SME Spotlight

Helping small companies stay lean with Elitez services

Mr Teo (centre) with his staff in their office. He says that from the start, Elitez's proposition was that it would not be the cheapest agency in the market but would focus a lot on client satisfaction and value creation.
Mr Teo (centre) with his staff in their office. He says that from the start, Elitez's proposition was that it would not be the cheapest agency in the market but would focus a lot on client satisfaction and value creation.ST PHOTO: ALPHONSUS CHERN

The push to raise productivity has taken on added impetus in the face of sluggish economic growth. Human resource firm Elitez has come up with an innovative way to help firms meet their manpower needs. In the third of a four-part series about SMEs that help other firms achieve greater productivity,Yasmine Yahya speaks to Elitez CEO Derrick Teo, 31.

Q How did Elitez get started?

A Our company was founded in mid-2010 by myself and co-founder Wayne Chen, who is 33. Someone told us about the opportunities in this space - how supermarket promoters are not actually engaged by the brands directly but by agencies. It sounded like something we could do, so we decided to try it out.

We knocked on the doors of a few multinational consumer goods companies and, fortunately, our first client gave us a contract. From there, we started to manage some promoters in supermarkets.

We felt very strongly about helping housewives re-enter the workforce, so that is the group we focused on when we built up our promoter pool. We got a lot of housewives to join our business.

Q How did you stand out from the competition?

A From the very beginning, our proposition was that we would not be the cheapest agency in the market but would focus a lot on client satisfaction and value creation. We provide value-added services such as training the promoters and generating reports for our clients to help them make better decisions.

When we started our business, there were many firms that had been around for 10, 15 years. But our clients placed a lot of trust in us and contracts came one after another. By 2013, we had become the market leader in the industry, with about 40 per cent of the supermarket promoters across Singapore. That's when we asked ourselves what was next, and we decided to become an end-to-end human resource firm.

Q What did that entail?

A We started Adept Academy, a training centre that has been approved by the Singapore Workforce Development Agency, so the courses are 90 per cent funded by the Government. We mainly conduct courses focused on retail services. We also invested in a recruitment firm called Dynamic Human Capital, which focuses on the consumer goods and healthcare sectors. It provides candidates ranging from rank-and-file staff to senior managers for those industries.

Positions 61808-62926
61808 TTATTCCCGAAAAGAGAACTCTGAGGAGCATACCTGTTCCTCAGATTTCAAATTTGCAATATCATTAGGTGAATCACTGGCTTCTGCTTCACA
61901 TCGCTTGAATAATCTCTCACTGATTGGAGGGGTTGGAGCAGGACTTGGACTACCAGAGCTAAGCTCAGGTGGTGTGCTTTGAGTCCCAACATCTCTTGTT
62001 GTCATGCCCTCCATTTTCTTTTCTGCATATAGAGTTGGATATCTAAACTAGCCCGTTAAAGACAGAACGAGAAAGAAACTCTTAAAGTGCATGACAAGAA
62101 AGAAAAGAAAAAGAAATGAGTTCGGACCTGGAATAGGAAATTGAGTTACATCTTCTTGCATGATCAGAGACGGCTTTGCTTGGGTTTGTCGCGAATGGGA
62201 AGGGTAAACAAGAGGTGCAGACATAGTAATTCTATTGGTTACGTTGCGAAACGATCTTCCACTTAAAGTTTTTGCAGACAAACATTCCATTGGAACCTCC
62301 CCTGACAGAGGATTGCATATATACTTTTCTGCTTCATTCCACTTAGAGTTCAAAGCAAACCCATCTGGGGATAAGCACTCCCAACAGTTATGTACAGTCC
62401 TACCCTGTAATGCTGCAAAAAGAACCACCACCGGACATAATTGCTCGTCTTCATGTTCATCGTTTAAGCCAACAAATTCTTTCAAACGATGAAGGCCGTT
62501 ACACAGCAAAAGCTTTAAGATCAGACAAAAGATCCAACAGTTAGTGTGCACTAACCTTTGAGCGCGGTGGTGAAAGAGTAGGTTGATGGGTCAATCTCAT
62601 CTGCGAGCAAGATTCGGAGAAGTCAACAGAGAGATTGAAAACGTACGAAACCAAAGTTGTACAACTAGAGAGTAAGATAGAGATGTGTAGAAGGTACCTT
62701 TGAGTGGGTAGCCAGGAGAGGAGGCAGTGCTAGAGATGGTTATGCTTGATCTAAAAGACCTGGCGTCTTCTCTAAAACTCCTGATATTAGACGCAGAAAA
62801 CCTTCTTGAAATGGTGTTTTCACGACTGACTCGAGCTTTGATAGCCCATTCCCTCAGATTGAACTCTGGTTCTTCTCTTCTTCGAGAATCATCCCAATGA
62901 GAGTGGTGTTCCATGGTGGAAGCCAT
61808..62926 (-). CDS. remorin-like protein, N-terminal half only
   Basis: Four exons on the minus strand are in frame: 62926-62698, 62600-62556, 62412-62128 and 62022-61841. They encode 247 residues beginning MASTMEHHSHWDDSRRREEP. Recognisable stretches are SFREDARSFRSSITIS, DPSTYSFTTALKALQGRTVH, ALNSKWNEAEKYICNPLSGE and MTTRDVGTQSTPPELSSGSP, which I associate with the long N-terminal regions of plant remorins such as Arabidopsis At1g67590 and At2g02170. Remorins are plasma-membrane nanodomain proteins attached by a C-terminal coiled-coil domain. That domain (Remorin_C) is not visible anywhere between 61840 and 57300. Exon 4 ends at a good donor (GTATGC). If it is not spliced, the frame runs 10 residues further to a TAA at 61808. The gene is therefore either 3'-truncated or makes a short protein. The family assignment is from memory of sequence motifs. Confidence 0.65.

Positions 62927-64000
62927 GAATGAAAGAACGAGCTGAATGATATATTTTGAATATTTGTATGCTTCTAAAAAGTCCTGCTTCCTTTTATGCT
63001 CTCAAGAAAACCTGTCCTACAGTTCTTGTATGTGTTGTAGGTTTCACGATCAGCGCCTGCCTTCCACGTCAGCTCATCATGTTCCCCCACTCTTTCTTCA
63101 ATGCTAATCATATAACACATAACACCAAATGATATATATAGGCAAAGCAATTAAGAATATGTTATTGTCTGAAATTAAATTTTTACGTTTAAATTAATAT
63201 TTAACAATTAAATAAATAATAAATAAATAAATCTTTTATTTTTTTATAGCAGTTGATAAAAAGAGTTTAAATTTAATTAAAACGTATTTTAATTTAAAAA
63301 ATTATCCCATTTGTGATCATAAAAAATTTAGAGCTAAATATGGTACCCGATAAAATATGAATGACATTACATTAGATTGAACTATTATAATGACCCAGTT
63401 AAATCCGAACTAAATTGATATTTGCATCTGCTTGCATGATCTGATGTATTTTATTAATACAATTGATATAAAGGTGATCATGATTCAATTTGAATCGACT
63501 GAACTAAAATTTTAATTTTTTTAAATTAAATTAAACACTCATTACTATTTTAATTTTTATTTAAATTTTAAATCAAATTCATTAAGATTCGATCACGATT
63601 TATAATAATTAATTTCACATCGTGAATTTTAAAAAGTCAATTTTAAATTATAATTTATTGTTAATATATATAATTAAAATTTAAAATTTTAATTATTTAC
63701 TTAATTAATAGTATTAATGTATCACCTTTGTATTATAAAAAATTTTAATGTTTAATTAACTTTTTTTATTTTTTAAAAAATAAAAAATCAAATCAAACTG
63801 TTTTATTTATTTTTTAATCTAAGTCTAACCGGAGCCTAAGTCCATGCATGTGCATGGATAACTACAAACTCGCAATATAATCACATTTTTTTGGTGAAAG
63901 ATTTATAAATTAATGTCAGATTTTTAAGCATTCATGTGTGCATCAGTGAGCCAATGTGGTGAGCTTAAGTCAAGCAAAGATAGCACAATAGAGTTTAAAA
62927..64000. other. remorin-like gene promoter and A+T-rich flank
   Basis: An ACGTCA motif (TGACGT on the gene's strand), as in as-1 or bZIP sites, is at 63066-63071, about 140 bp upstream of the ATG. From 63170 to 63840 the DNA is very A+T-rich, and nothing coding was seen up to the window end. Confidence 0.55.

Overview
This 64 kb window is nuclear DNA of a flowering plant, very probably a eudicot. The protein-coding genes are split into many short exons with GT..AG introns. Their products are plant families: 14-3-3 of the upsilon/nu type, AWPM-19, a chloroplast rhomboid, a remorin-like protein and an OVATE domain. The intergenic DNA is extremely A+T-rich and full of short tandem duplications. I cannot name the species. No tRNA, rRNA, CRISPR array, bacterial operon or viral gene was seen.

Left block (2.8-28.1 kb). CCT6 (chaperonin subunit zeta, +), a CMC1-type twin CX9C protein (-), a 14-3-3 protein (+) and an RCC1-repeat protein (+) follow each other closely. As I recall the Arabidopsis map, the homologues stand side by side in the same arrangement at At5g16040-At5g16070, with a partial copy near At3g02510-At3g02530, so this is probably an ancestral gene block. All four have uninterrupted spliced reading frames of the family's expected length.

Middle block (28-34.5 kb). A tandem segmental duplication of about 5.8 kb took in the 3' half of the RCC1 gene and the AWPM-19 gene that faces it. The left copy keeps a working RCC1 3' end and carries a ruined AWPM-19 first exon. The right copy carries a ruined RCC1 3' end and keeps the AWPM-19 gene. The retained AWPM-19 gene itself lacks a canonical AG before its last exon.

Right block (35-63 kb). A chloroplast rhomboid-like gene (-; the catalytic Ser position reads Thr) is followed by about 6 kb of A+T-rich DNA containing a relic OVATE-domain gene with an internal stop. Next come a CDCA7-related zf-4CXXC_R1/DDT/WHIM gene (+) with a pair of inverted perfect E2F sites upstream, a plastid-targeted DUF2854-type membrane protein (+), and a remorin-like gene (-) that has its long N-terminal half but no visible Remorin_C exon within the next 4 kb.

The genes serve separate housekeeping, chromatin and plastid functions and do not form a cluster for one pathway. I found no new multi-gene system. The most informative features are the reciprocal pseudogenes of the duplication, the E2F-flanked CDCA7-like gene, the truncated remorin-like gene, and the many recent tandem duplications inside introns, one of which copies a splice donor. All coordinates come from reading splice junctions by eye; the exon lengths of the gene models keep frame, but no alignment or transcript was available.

And we co-founded a company called Jobs Today, through which we launched a mobile app called Joie.

Q What is Joie?

A It's a mobile platform to connect young people, aged 16 to 23, to employers, usually food and beverage establishments, banquets and event management firms. These firms tend to need a lot of youngsters to fill part-time slots. When a young person logs on to the app, he can see a list of job postings, with details on the job scope, location and time slot. Then he can indicate his interest. We route that to the client, who then contacts the worker.

The job postings are all ad hoc - they're for jobs available today, tomorrow or up to a month from now. This was a gap in the market.

Young people often have pockets of free time that may be unplanned and that they may want to use to earn some income.

We have about 8,000 young people on the Joie database and about 20 companies using the platform, including a few hotel chains.

Q How do your services help other small and medium-sized enterprises (SMEs) become more productive?

A Some SME clients are very lean and don't have a full suite of functions to manage their own manpower, so they use our services.

We manage their staff - make sure they start and end work on time, ensure they are certified with the correct qualifications before they are deployed on site and brief them on what to do. We also provide an on-site supervisor to ensure the staff are performing their duties. So the client doesn't need to incur all these fixed labour costs. We just charge them a project-management fee. It allows them to stay lean.

Most of the workers we provide are brand promoters or F&B staff like assistant chefs, washers and waiters. For event companies, we offer workers for roles such as ushers and on-site coordinators.

We recently helped a client that was organising a sports, beach and music festival. It was a one-off event but it needed 30 staff to be deployed within two weeks. We conducted interviews for the client and in four days we managed to get about 60 candidates. So our platform enables us to generate a quick turnaround.

Q What's next for your firm?

A The next step for us is to go regional. We have identified Malaysia, Myanmar and Indonesia as our key markets. The easiest business for us to launch overseas is training and recruitment. Our courses have already been vetted and would be held with a certain level of regard abroad.

We are also bringing expertise on recruitment in consumer goods and healthcare into those markets.

A version of this article appeared in the print edition of The Straits Times on October 19, 2016, with the headline 'Helping small companies stay lean with Elitez services'. Print Edition | Subscribe